Noon sinuwerte lang siguro kami sa kalsada at walang kapahamakan na nangyari sa amin, pero ngayon, di na ako papayag na manirahan ulit kami sa kalsada. Masyadong delikado ‘dun (We were lucky that our family was unharmed while living on the streets, but now I won’t allow us to live there again. It’s too dangerous),” said Nicanor Ripalda Raz, a former street dweller turned beneficiary of the Modified Conditional Cash Transfer for Homeless Street Families (MCCT-HSF) implemented by the Department of Social Welfare and Development (DSWD).

Mang Nik sells popcorn on weekends and after his work at the construction site.

Nicanor or Mang Nik, 48, used to live on the streets with his wife Marivic Beatriz and their eight children.

Sobrang nakakapanliit ang tingin ng mga tao noon.  Hindi naman ako pwedeng magtago lang dahil sa kalsada talaga kami kumukuha ng ikinabubuhay namin (It was so demeaning, but we couldn’t hide anywhere because we really lived on the streets and it’s where we get our income),” Mang Nik narrated.

Their deplorable plight ended when they were registered in the MCCT-HSF.  They now live in a rented house in Singalong, Manila, away from the perils and noise of the streets.

When Mang Nik’s family and other street dwellers were interviewed by a staff from DSWD, he was confident that help was on its way.

’Nung sinabi nu’ng nag-interview na galing siya sa DSWD, kahit ‘di siya nangako ng tulong sa amin alam kong may tulong na darating (Even if the interviewer did not promise the we will be given assistance, I knew that help will come when he said that he was from DSWD),” Mang Nik continued.

It was an answered prayer for Mang Nik. He does not want his grandchildren to experience his and his children’s life in the streets.

A fighting chance

MCCT-HSF provides a complete package of assistance to street families, including responsive shelter programs, with access to social services, and economic opportunities for the improvement of their living conditions.  It also extends house rental assistance of up to P4,000 per month for six months to one year.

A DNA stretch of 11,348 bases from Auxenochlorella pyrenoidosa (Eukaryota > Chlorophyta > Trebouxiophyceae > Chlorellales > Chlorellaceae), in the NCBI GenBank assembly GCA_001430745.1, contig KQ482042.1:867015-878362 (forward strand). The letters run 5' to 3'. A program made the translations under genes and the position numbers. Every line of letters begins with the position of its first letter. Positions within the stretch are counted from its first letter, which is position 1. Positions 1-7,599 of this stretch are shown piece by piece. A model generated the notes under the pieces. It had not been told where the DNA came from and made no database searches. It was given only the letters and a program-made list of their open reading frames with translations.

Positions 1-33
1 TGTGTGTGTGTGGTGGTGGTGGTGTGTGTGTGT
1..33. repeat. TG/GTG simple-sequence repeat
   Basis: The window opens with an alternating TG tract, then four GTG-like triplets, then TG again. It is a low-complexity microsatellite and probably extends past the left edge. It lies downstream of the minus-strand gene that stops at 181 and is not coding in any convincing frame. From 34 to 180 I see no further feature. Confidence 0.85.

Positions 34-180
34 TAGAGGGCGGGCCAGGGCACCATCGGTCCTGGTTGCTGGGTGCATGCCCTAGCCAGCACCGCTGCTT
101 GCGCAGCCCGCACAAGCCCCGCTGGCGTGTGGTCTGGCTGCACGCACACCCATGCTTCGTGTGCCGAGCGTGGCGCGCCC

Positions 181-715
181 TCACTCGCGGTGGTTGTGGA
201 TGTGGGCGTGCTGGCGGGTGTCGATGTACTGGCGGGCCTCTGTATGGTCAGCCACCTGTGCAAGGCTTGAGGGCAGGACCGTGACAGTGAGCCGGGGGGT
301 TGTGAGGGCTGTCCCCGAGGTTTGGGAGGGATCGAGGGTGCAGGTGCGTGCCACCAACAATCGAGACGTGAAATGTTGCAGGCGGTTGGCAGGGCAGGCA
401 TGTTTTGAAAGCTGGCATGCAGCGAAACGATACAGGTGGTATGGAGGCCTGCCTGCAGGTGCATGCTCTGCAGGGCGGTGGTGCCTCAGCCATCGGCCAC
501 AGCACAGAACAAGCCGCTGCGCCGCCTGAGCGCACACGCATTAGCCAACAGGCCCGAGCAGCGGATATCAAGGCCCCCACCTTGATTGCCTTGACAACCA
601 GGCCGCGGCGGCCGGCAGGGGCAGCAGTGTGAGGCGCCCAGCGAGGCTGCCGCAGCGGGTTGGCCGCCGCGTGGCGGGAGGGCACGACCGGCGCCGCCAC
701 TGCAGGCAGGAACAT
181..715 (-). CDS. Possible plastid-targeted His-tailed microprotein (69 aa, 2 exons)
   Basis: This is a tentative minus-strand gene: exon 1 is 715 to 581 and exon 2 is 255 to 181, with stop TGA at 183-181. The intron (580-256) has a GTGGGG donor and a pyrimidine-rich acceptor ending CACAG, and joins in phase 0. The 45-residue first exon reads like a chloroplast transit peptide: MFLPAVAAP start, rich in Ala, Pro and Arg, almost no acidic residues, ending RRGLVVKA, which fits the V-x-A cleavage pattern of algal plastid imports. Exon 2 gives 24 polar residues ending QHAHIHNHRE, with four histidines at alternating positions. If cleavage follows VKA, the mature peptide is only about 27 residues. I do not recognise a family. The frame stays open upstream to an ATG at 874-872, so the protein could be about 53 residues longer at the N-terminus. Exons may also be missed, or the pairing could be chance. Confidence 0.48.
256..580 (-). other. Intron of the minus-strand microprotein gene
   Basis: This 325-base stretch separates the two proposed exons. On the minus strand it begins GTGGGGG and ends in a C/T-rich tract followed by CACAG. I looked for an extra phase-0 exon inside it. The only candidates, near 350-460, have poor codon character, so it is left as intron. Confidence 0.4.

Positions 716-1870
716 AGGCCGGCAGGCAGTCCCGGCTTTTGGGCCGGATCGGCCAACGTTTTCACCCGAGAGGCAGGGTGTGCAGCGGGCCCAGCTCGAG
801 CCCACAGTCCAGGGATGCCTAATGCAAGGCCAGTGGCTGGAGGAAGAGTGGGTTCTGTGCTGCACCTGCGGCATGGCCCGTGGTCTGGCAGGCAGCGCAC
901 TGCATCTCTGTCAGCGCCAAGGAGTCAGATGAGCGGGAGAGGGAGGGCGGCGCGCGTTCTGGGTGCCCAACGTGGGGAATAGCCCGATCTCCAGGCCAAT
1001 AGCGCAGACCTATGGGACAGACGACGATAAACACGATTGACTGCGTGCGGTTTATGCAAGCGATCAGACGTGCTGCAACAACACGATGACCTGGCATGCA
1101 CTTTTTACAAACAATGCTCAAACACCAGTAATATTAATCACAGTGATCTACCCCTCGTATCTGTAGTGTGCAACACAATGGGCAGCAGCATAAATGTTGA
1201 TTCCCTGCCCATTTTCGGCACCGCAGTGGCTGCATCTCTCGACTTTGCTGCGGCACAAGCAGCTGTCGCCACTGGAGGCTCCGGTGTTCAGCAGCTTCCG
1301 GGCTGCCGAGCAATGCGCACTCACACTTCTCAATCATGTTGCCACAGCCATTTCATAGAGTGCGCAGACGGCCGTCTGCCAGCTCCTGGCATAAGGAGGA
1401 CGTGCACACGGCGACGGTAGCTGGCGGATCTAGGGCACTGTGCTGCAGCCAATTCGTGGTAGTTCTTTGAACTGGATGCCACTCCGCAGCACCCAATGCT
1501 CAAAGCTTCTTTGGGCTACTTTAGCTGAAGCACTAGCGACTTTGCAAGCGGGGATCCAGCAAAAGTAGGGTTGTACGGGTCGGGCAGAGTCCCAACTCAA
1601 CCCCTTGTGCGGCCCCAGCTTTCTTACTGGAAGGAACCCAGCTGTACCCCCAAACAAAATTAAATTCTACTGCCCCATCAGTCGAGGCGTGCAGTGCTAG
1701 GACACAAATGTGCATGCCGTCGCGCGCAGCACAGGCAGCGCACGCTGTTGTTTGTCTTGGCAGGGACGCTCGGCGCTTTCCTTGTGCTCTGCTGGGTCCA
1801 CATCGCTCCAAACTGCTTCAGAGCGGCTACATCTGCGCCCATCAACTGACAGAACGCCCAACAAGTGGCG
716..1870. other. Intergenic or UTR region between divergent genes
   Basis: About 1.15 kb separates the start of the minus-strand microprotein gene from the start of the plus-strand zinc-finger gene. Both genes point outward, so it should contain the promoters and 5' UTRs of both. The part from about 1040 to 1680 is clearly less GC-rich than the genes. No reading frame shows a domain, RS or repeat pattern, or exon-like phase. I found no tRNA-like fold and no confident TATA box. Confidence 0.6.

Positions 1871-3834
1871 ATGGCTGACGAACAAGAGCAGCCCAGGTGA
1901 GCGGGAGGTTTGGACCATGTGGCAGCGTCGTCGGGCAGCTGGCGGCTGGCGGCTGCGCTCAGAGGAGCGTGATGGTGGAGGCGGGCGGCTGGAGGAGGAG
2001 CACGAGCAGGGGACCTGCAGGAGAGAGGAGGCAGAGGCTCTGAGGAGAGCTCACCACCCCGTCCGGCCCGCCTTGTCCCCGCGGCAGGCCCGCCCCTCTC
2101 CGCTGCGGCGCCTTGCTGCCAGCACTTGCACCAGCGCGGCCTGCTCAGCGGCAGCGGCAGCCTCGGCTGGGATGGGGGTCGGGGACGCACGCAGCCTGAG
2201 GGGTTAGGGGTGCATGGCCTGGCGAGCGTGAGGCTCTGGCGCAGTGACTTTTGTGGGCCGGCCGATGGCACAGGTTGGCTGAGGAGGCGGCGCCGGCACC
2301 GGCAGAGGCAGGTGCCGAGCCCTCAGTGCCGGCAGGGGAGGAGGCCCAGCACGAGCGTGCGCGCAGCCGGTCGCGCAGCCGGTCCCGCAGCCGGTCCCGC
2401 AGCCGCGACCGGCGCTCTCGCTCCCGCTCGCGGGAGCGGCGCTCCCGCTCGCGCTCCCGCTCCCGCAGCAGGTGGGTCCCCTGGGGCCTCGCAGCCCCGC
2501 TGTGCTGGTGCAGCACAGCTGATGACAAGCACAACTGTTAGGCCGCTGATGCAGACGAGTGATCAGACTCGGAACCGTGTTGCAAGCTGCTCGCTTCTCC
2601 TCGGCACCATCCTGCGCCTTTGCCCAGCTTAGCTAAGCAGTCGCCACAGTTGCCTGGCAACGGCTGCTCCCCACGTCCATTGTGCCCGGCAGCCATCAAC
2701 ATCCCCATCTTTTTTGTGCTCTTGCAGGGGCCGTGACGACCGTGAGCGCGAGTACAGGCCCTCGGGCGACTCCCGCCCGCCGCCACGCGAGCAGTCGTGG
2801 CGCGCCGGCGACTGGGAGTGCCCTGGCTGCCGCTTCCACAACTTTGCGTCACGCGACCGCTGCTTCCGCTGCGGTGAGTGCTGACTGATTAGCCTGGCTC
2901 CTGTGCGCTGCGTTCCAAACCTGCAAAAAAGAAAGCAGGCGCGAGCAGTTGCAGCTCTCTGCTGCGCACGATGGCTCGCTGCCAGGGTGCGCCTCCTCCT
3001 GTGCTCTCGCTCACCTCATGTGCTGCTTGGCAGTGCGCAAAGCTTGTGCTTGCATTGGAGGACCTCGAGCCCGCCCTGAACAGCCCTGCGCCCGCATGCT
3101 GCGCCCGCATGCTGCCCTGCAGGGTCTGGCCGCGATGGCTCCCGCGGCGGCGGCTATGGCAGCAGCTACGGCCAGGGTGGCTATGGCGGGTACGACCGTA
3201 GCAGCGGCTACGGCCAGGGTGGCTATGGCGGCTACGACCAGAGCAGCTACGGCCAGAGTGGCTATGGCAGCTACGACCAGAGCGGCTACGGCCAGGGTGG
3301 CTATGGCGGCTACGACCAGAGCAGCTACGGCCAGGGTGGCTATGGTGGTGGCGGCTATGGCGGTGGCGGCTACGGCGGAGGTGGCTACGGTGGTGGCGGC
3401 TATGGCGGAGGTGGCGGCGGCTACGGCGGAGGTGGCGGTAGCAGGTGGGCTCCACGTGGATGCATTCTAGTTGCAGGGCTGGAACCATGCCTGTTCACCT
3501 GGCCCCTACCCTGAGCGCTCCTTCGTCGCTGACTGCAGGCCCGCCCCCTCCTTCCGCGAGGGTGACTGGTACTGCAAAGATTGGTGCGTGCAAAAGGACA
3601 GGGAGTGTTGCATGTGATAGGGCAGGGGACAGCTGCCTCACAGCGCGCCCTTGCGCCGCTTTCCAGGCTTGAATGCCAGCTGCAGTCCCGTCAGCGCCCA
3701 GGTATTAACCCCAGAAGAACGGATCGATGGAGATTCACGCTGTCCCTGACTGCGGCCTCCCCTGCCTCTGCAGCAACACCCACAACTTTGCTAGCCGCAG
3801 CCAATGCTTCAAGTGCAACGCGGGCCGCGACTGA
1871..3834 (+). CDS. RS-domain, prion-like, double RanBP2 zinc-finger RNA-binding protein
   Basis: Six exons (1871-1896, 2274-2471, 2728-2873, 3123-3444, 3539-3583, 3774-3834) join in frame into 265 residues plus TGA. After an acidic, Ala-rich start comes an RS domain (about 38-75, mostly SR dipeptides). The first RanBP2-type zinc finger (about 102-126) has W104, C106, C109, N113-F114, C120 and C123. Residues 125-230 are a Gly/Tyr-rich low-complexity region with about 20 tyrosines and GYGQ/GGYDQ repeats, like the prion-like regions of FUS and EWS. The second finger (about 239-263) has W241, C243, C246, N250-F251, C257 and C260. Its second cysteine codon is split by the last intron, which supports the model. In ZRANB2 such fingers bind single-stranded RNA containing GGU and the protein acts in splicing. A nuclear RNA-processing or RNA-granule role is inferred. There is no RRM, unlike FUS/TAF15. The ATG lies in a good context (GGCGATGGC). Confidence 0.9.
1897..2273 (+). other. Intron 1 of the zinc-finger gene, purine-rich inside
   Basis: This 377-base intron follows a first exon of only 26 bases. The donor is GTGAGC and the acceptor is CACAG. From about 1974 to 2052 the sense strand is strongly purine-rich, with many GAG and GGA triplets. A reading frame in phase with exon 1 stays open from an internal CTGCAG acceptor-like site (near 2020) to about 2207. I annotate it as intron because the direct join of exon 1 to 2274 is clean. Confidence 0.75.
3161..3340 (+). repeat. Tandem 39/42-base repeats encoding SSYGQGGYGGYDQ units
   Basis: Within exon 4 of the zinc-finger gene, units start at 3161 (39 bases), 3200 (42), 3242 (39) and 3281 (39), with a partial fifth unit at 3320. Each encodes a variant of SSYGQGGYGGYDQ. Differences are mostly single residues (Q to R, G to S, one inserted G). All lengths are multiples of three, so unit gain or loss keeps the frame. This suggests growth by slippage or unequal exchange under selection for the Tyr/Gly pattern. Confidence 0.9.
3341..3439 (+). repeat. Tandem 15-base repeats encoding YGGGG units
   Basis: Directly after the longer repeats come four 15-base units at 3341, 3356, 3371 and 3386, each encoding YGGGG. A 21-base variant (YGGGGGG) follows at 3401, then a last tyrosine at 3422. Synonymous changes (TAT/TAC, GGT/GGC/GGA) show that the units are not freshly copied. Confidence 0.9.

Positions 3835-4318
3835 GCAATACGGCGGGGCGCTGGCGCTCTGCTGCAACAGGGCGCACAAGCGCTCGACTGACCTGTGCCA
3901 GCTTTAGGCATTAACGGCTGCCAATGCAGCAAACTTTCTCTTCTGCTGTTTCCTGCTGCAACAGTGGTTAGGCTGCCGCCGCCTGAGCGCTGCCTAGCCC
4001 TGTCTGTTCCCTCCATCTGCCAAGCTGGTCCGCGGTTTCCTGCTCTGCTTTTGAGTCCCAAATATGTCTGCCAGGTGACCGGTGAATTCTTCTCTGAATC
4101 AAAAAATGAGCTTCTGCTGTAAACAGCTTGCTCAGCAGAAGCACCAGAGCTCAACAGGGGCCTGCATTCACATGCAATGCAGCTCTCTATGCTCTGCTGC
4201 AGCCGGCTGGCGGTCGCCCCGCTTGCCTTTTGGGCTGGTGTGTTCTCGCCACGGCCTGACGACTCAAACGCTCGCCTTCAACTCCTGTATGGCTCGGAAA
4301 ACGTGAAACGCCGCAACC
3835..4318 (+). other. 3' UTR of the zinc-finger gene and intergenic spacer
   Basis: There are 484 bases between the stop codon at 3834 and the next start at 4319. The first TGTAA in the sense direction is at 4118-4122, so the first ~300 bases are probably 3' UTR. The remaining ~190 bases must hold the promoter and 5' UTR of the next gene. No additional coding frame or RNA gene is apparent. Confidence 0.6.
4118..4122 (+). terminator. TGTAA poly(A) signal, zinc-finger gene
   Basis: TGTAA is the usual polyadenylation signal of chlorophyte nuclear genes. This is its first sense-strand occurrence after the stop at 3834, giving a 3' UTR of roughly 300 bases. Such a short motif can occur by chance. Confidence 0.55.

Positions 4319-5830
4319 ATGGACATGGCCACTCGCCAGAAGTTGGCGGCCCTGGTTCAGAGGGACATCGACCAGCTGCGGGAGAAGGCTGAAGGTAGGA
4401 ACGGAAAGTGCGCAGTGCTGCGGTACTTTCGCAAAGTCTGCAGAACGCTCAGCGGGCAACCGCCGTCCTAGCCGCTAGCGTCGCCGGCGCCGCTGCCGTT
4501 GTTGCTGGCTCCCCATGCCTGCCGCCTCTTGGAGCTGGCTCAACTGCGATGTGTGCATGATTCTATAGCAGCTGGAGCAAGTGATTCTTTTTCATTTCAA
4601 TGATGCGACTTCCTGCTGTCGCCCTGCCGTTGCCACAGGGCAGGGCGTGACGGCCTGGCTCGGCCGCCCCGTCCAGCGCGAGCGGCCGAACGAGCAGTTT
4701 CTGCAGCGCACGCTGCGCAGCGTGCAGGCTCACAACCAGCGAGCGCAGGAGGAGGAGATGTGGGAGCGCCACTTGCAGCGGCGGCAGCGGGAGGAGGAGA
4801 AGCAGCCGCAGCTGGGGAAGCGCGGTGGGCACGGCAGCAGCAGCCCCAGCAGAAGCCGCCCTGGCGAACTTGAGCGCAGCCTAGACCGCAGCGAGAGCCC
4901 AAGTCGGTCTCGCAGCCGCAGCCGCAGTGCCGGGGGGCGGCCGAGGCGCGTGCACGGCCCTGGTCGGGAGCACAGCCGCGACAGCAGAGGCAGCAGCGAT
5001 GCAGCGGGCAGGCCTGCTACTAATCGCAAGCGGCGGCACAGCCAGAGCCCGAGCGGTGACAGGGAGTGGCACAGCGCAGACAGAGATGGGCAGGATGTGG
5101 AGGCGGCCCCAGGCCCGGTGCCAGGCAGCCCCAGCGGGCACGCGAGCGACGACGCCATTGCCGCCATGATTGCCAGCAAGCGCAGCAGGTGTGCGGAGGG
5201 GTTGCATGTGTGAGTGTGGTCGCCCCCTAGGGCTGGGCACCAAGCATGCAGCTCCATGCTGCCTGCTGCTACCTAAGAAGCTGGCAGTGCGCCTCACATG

Aside from the rental assistance, Mang Nik’s family receives cash grant for their compliance to the education and health conditionalities of the program.

According to Mang Nik, “Noong una, pinapapasok ko lang ang mga bata para makakuha kami ng cash grants.  Pero ngayon, naisip ko na mahalaga ang edukasyon.  ‘Yung pagbalik sa kalsada, iniwasan ko rin ‘yun pagkatapos ng anim na buwan dahil nakalagay sa kasunduan na mawawala kami sa programa pag bumalik kami (I used to tell my kids to go to school so we could get the cash grants, but now I learned to value education. I avoid going back to the streets because we will be removed from the program if we go back there).”


Another benefit of becoming a member of MCCT is having access to job and livelihood opportunities.

Mang Nik is now a construction worker at Philippine Sundt Construction where he earns P350 a day. To augment their income, Mang Nik sells popcorn at night.

Nagsusumikap ako para sa pamilya ko para hindi na namin maranasan ang buhay sa lansangan (I work hard for my family so we will never have to experience life on the streets again),” he said.

With a stable source of income, Mang Nik’s family is proud that they now maintain the house rental by themselves.

He is even more proud to have given his loved ones the dignity that they rightfully deserve – to live in a safe place without the humiliating look of passersby. ###

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